Apart from Congress, the president also executes oversight over the extensive federal bureaucracy through a number of different avenues. Most directly, the president controls the bureaucracies by appointing the heads of the fifteen cabinet departments and of many independent executive agencies, such as the CIA, the EPA, and the Federal Bureau of Investigation. These cabinet and agency appointments go through the Senate for confirmation.

The other important channel through which the office of the president conducts oversight over the federal bureaucracy is the Office of Management and Budget (OMB).[5] The primary responsibility of the OMB is to produce the president’s annual budget for the country. With this huge responsibility, however, comes a number of other responsibilities. These include reporting to the president on the actions of the various executive departments and agencies in the federal government, overseeing the performance levels of the bureaucracies, coordinating and reviewing federal regulations for the president, and delivering executive orders and presidential directives to the various agency heads.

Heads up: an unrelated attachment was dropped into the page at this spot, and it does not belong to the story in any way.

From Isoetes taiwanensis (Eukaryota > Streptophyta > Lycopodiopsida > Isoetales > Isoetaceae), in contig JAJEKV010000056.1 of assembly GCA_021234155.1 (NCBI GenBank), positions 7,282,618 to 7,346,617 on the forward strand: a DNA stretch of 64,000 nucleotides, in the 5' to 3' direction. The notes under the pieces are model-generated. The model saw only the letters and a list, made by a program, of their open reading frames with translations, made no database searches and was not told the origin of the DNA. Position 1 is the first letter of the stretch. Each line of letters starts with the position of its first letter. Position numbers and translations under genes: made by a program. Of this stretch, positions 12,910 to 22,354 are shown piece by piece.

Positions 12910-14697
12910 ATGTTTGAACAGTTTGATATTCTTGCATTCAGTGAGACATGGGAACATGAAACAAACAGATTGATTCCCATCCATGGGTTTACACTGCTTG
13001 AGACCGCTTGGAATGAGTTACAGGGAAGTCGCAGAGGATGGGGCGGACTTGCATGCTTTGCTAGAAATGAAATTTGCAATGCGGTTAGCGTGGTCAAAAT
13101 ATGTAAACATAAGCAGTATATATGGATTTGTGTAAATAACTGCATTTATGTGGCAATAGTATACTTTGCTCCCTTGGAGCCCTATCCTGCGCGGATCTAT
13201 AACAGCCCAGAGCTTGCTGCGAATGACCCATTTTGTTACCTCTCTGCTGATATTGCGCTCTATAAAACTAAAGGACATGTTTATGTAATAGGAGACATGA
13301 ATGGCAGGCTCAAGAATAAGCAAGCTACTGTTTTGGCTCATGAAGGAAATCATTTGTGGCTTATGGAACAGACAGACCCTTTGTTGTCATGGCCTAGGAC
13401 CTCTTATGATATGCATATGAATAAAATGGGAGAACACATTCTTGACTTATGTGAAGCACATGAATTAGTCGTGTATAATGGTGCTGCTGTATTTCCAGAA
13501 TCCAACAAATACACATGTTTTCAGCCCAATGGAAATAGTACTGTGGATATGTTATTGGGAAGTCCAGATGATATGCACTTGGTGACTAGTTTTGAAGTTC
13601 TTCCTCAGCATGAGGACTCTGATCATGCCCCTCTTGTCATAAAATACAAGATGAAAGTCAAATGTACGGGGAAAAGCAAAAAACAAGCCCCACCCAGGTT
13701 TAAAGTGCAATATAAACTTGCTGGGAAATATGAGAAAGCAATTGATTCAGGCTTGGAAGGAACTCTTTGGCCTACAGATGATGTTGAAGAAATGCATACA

Citizen Bureaucratic Oversight

A number of laws passed in the decades between the end of the Second World War and the late 1970s have created a framework through which citizens can exercise their own bureaucratic oversight. The two most important laws are the Freedom of Information Act of 1966 and the Government in Sunshine Act of 1976.[6] Like many of the modern bureaucratic reforms in the United States, both emerged during a period of heightened skepticism about government activities.

The first, the Freedom of Information Act of 1966 (FOIA), emerged in the early years of the Johnson presidency as the United States was conducting secret Cold War missions around the world, the U.S. military was becoming increasingly mired in the conflict in Vietnam, and questions were still swirling around the Kennedy assassination. FOIA provides journalists and the general public the right to request records from various federal agencies. These agencies are required by law to release that information unless it qualifies for one of nine exemptions. These exceptions cite sensitive issues related to national security or foreign policy, internal personnel rules, trade secrets, violations of personnel privacy rights, law enforcement information, and oil well data. FOIA also compels agencies to post some types of information for the public regularly without being requested.